Mental Health Benefits of Time Outdoors

May 12, 2022

As the summer starts to pick up, consider one of the easiest ways to boost your mental health: Spend more time outside. It seems almost too simple to be true, but studies have shown significant mental health benefits from spending time outdoors. Here are just a few of the benefits, along with some ideas for getting out in nature for a few minutes every day. 

Reduces Stress and Mental Fatigue

We could all do with tuning out of the barrage of mental noise every once in a while. Being outside encourages you to do exactly that. While science hasn’t pinpointed exactly what it is about grass, trees, and open air that help us to relax, it’s an established fact that they do. Just twenty minutes in your garden reduces the high cortisol levels that lead to stress. So next time you’re feeling under pressure, see if you can sneak out the back door for a few minutes and allow your brain to reset. 

Fights Depression and Anxiety

Depression and anxiety are two of the most prevalent mental health conditions in the United States, but spending time in the natural world can lessen symptoms in those who suffer from both. Even if you don’t struggle in this way, dedicating some time each day to outdoor activities actually reduces your chances of becoming clinically depressed or anxious. It’s well worth it to invest a couple of hours a week at the park to help mitigate or prevent the symptoms of anxiety and depression.

Boosts Mood

Whether it’s linked to a mental health condition or not, we all experience blue moods and listlessness on occasion. The natural light you’re exposed to when outside has been proven to have a positive effect on your overall mood and sense of self-worth. In a recent study, people who spent just two hours a week outdoors were twenty percent more likely to report that they felt happy and satisfied with life than people who didn’t spend time outside.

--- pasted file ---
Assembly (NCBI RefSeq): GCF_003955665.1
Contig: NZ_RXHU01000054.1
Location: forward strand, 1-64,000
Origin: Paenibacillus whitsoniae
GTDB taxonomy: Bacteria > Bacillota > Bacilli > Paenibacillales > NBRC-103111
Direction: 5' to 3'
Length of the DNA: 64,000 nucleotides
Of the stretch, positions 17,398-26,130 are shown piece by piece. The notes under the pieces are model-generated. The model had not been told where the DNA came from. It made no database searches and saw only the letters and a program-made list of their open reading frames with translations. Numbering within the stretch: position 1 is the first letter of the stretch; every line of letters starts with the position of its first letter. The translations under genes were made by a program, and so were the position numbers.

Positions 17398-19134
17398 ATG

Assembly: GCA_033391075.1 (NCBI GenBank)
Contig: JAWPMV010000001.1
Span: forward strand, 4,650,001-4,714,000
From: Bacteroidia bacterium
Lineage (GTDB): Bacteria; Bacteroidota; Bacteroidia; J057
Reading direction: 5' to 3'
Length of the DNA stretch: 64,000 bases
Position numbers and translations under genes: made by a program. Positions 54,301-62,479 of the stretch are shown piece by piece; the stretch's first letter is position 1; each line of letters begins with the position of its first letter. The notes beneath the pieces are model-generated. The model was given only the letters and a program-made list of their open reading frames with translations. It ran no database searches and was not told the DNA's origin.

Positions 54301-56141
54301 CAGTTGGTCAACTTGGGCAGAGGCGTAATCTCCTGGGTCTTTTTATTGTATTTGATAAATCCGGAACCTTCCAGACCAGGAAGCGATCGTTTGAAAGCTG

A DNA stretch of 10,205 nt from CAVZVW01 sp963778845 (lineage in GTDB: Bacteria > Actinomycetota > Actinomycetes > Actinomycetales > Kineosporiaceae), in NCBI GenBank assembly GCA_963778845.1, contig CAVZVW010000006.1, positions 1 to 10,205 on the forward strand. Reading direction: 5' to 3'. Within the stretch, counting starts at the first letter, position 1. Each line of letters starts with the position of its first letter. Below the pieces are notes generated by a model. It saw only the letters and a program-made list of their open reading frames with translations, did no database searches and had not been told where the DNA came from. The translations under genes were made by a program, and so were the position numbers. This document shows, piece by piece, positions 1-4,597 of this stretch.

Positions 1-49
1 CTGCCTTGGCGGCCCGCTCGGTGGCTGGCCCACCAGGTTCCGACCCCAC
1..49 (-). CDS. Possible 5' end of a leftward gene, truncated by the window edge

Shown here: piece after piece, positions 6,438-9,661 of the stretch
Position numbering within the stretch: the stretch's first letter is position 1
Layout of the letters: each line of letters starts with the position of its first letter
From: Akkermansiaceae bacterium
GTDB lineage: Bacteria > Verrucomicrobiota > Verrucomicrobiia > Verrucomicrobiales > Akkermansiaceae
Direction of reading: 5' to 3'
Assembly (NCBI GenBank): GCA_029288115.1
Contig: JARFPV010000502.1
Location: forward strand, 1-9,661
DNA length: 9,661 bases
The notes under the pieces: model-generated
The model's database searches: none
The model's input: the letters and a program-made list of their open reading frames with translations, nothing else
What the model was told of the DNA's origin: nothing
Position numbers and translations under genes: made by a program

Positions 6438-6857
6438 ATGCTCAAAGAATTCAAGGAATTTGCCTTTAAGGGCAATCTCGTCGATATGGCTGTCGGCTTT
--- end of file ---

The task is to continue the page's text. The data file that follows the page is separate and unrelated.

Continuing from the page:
Two hours a week (around twenty minutes a day) seems to be the sweet spot for reaping the mental health benefits of time outdoors. Ready to get started? Here are just a few ideas for working that twenty minutes a day into your summer:

  • Take your exercise routine off the treadmill and onto the sidewalk. Walking, running, cycling, swimming, and yoga are all great workouts that are conducive to being transplanted into the great outdoors.
  • Have a picnic. We all have to eat, so pack a basket and head to the park. If that won’t work, just bringing your sandwich to the backyard instead of the table counts too. 
  • Start a garden. It doesn’t have to be big. Try a couple of hanging baskets, or a tomato plant and some cilantro for homemade salsa. 
  • Sign up for summer reading. That twenty minutes will fly by when you’re hanging out in your hammock with a good book.
  • At work? Take advantage of your lunch hour or breaks to step outside the office and soak up some sunshine.

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